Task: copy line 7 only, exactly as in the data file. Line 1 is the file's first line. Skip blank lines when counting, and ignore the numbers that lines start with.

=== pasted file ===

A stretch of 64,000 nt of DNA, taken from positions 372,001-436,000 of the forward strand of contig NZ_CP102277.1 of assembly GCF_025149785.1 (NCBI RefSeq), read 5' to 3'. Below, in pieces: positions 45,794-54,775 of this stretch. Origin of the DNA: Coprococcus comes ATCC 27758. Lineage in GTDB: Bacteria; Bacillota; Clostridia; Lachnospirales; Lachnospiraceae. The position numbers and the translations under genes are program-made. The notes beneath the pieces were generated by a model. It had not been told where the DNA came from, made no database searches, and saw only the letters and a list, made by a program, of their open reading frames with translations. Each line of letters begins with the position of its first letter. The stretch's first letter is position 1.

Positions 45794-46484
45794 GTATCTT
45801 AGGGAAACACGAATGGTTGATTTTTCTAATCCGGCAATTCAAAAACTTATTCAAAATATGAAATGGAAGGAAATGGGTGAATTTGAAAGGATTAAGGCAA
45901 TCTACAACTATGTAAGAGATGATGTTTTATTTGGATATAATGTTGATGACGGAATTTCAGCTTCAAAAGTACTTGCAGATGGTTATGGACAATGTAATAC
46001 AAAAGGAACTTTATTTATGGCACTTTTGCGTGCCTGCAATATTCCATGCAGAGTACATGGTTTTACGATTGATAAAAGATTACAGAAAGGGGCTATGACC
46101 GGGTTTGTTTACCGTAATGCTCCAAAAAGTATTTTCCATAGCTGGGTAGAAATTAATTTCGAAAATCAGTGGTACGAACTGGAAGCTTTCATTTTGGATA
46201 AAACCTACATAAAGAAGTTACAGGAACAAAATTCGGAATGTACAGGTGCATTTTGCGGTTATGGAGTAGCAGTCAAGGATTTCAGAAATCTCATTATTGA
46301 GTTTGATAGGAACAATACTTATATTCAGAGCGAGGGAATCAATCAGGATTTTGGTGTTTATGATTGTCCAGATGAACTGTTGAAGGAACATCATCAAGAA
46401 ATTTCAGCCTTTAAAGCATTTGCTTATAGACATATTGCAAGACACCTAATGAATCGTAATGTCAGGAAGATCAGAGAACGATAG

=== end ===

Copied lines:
46101 GGGTTTGTTTACCGTAATGCTCCAAAAAGTATTTTCCATAGCTGGGTAGAAATTAATTTCGAAAATCAGTGGTACGAACTGGAAGCTTTCATTTTGGATA